“It’s so much trouble to kindle a fire,” says Brer Fox, says he, “that I expect I’d better hang you,” says he.

“Hang me just as high as you please, Brer Fox, says Brer Rabbit, says he, “but for the Lord’s sake, don’t fling me in that briar patch,” says he.

“I don’t have any string, ” says Brer Fox, says he, “Now I expect I had better drown you, ” says he.

“Drown me just as deep as you please, Brer Fox,” says Brer Rabbit, says he, “But please do not fling me in that briar patch, ” says he.

“There’s no water near here,” says Brer Fox, says he, “And now I reckon I’d better skin you,” says he.

“Skin me Brer Fox,” says he. “Snatch out my eyeballs, tear out my ears by the roots,” says he, “But please, Brer Fox, don’t fling me in that briar patch, ” says he.

Of course, Brer Fox wanted to get Brer Rabbit as bad as he could, so he caught him by the behind legs and slung him right in the middle of the briar patch. There was a considerable flutter when Brer Rabbit struck the bushes, and Brer Fox hung around to see what was going to happen.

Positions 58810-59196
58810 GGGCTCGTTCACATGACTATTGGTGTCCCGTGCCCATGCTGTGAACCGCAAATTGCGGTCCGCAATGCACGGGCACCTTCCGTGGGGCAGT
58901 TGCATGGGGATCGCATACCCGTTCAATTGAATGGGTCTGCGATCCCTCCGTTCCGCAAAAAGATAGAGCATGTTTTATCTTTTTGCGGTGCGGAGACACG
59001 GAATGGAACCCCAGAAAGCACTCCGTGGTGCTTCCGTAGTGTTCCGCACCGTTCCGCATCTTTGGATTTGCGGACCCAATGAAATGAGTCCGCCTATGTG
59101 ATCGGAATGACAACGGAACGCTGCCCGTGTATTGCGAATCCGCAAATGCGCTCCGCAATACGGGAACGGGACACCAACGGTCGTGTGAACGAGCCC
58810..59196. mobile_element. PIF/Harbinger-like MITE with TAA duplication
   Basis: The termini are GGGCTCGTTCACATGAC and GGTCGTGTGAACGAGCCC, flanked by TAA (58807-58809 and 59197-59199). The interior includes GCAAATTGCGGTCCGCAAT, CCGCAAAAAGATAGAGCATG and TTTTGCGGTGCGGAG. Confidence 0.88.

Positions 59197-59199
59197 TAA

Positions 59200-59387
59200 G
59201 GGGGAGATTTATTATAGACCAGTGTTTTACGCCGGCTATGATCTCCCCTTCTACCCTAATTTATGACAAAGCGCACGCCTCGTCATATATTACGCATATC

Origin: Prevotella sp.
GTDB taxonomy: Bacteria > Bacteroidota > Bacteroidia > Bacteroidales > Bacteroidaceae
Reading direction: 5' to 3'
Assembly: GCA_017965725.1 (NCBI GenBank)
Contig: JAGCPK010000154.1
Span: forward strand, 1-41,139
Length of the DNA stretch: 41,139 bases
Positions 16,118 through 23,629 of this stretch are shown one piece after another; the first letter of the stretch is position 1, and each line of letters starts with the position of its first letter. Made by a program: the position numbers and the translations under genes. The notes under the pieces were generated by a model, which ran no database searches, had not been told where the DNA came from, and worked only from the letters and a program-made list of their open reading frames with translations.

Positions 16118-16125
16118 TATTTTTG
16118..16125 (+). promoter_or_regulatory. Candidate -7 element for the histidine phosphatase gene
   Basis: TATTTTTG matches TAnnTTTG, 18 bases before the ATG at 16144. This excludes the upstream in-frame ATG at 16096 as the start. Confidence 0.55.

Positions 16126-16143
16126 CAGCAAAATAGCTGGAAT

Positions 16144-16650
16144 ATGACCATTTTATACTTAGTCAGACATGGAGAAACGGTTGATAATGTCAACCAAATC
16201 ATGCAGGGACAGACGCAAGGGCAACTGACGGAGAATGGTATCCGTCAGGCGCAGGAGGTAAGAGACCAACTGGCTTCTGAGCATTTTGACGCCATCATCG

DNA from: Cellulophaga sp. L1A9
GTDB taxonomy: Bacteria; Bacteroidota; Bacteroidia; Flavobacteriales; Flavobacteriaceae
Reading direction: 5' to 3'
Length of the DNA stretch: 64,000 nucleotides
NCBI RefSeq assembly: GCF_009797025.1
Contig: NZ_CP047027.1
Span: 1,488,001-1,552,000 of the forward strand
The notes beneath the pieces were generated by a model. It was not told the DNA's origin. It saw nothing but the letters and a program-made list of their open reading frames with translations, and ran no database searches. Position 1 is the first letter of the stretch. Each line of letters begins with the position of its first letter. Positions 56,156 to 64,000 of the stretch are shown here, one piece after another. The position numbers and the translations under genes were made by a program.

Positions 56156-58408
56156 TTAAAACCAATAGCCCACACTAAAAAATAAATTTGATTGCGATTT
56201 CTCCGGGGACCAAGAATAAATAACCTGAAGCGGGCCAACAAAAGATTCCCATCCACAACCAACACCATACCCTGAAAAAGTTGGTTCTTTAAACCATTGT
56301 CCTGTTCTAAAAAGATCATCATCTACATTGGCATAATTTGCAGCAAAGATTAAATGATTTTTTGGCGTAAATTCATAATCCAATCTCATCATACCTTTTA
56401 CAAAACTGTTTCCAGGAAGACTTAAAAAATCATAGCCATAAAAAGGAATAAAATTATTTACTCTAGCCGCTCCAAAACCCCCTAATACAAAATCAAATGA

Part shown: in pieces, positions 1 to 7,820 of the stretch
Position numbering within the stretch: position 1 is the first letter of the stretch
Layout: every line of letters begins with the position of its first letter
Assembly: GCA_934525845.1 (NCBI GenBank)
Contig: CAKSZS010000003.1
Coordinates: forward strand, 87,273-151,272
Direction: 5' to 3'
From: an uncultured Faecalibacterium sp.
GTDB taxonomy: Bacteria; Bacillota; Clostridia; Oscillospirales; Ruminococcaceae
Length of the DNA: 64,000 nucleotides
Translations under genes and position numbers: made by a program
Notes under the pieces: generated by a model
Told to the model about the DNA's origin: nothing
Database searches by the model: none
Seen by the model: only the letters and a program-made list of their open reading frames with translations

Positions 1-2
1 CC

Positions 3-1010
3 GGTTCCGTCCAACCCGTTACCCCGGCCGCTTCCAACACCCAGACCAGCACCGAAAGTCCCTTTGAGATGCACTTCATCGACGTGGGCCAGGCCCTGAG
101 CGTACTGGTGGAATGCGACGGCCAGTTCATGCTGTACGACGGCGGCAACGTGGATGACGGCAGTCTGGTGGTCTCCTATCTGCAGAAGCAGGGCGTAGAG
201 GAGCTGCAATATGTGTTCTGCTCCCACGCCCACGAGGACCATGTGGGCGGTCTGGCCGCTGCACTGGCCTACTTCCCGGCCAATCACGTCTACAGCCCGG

By and by he heard someone call his name and ‘way up on the hill he saw Brer Rabbit sitting cross-legged on a chinquapin log combing the tar pitch out of his hair with a chip. Then Brer Fox knew he had been tricked.

Brer Rabbit hollered out, “Born and bred in the briar patch. I was born and bred in the briar patch!” And with that he skipped out just as lively as a cricket in the embers of a fire.